Dispelling the myths and stereotypes surrounding a 'hidden disability'
Educating the public about autism to dispel myths and stereotypes surrounding the "hidden disability" is a passion for Pete Hughes, the chief executive of Leeds Autism Services.
Mr Hughes, who is on a mission to raise awareness and understanding of autism, said although most people have heard of it, very few people actually understand what it is.
"As a result autistic people are often misunderstood and have limited access to opportunities which many of us may take for granted," said Mr Hughes, who spoke to the YEP during World Autism Awareness Week.
Mr Hughes, a trained mental health nurse, has told of the most common misconceptions he has encountered in his 20 year career with Leeds Autism Services.
"I’ve worked with over 100 autistic people and their families, which has given me a really broad understanding of autism and how we can improve the lives of autistic people," he said.
"I consider myself extremely lucky to work with such an amazing group of people - it really does feel like I’ve found my place in the world, rather than just doing a job
"I’m really passionate about the work we do, especially around promoting autism understanding and inclusion."
"I believe that educating the public about autism is one of the key aspects to how we improve the lives of autistic people, so we’re always keen to tackle some of the common myths and stereotypes which people face on a day-to-day basis.”
Autism is a lifelong developmental disability, which affects how people communicate and interact with the world.
Mr Hughes said one common misconception is that everyone with autism has a special ability.
"This myth probably comes from the Dustin Hoffman film Rain Man, but it simply isn’t true," he said.
"Of course, everyone has something they are good at, and some people really do have fantastic talents.
"This is the same for autistic people as it is for everyone else.
"Autistic people do process information differently though, which means they often have skills and talents that are different to those of non-autistic people."
He said another misconception is that autistic people can’t make friends or develop meaningful relationships.
"While it’s true that some autistic people might have difficulty making and maintaining relationships, it is often a lack of understanding and inclusion which leads to these difficulties.
"We need to try and educate ourselves about what it means to be autistic, and treat people as equals; autism really isn’t anything to be afraid of."
Mr Hughes said another myth is that autistic people can’t work or hold down a job.
"While it’s true that unemployment is a huge issue for autistic people, most are more than capable of being dedicated and productive employees, " he said.
"In fact, some companies are now recognising the benefits of the different skill sets that autistic people bring to the workplace, and are actively seeking autistic workers."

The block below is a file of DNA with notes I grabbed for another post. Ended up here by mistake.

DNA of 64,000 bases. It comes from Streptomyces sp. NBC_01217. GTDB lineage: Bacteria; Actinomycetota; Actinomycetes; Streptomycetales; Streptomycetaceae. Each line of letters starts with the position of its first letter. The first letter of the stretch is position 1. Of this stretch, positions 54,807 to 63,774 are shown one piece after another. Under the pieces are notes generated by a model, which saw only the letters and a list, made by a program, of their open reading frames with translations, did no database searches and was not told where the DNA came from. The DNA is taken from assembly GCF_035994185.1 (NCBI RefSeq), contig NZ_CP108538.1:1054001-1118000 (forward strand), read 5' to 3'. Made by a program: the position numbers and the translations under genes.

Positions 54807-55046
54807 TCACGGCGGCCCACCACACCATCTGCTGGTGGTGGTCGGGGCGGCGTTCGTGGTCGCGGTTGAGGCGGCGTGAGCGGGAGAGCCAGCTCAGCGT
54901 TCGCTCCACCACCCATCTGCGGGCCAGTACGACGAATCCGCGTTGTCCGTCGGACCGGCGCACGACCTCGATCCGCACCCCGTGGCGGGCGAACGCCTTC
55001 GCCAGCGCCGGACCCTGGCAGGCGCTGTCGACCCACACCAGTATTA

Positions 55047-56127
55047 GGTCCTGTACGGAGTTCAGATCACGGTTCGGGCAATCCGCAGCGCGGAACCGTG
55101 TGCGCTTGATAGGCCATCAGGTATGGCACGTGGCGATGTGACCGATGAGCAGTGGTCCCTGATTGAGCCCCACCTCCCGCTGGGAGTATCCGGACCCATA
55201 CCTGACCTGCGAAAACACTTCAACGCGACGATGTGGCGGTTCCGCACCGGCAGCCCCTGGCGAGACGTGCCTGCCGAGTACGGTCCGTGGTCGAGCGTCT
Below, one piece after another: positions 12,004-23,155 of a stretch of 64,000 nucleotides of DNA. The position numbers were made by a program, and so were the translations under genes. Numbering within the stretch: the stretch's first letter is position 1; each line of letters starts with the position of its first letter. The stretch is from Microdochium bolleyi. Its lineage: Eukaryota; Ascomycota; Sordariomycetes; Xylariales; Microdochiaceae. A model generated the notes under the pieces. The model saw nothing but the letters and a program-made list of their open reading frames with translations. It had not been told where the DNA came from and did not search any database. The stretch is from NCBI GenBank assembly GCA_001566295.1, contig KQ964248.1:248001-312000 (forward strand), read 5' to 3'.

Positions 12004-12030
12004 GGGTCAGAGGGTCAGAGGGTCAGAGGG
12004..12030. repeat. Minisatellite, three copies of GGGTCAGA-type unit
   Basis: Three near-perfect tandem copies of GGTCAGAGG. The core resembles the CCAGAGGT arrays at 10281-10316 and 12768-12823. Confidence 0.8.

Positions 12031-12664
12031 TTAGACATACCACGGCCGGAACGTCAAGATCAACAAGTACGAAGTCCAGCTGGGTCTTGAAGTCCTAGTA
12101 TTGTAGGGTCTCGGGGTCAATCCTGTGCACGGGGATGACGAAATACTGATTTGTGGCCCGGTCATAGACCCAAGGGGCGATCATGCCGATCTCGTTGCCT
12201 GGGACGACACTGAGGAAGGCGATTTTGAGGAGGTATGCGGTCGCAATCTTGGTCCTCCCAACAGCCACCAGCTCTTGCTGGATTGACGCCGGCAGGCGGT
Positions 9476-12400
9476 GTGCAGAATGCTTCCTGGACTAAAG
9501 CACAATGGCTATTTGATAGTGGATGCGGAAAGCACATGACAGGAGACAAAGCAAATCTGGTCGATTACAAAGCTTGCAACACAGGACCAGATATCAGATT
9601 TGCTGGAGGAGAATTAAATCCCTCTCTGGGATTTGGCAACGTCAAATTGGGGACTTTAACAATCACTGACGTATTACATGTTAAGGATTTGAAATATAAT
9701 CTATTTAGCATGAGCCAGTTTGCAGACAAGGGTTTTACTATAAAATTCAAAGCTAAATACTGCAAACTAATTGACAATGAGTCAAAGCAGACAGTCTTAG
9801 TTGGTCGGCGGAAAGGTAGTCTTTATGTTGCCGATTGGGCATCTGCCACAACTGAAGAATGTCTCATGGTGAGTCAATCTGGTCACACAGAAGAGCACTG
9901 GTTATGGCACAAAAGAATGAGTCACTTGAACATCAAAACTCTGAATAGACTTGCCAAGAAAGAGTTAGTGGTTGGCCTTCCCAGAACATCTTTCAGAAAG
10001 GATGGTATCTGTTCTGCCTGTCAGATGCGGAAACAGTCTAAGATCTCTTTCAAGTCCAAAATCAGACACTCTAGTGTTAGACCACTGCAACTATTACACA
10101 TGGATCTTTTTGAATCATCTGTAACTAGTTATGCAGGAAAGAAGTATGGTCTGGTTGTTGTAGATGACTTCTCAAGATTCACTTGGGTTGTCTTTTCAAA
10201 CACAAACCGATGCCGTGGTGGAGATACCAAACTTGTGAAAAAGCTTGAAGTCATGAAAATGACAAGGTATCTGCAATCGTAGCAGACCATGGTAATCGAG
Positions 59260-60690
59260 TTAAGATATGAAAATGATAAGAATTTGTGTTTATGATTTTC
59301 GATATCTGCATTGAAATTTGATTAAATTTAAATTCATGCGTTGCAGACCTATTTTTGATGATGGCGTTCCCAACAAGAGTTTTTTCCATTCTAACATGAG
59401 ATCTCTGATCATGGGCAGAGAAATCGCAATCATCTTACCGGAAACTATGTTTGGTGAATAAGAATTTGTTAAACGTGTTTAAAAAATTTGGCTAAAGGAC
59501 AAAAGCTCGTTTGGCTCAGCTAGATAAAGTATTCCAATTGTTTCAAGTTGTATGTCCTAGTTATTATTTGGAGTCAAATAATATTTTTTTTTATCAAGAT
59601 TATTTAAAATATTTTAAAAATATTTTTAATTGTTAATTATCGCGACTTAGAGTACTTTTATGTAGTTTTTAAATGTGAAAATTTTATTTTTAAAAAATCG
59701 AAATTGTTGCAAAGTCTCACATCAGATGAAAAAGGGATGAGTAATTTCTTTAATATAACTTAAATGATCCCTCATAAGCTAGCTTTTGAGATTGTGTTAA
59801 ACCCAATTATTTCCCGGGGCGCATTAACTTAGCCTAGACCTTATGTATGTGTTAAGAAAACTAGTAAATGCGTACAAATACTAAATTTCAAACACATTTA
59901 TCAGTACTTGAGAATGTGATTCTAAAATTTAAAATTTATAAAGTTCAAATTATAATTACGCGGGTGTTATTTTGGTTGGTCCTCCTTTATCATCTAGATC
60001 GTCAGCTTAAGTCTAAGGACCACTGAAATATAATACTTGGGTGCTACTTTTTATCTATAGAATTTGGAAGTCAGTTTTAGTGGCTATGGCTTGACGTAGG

He said some people with autism who appear to have good communication skills may be seen as "less autistic," but they may have learned to hide their autistic traits.
"This is known as ‘masking’ and it can be exhausting for people to maintain," he said.
"Just because someone doesn’t look autistic, it doesn’t mean that they are not facing the same degree of difficulty as other people on the spectrum.
"Autism really is a hidden disability, and the chances are we all know someone who is autistic, even if we don’t realise it."
Mr Hughes urged people to educate themselves about autism.
He said: "No two autistic people are the same, and each individual is affected differently by their autism.
"Getting a better understanding of what autism is, and what it feels like to be autistic, helps develop our empathy, and breaks down the barriers which exclude autistic people.
"It’s also a really interesting subject to learn about."
Mr Hughes said: "Isolation and being excluded are huge issues faced by autistic people, so just relax and get to know the person.
"Autism isn’t a disease, it’s a different way of experiencing the world."
The National Autistic Society says one in 100 people are on the autism spectrum and there are around 700,000 autistic adults and children in the UK.
Leeds Autism Services, which was established in 1985, employs a total of 85 staff and helps 65 people with autism.
It provides community support along with educational and day services at centres in Hunslet and Armley.
The charity also runs Ashlar House in Chapel Allerton, which is a permanent home for seven adults with autism.
The YEP is running a series of stories each day during World Autism Awareness Week as we focus on the lives of people in Leeds with autism.
For more information and to contribute to charity Leeds Autism Services, go to www.las.net.uk
For more details on World Autism Awareness Week, go to www.autism.co.uk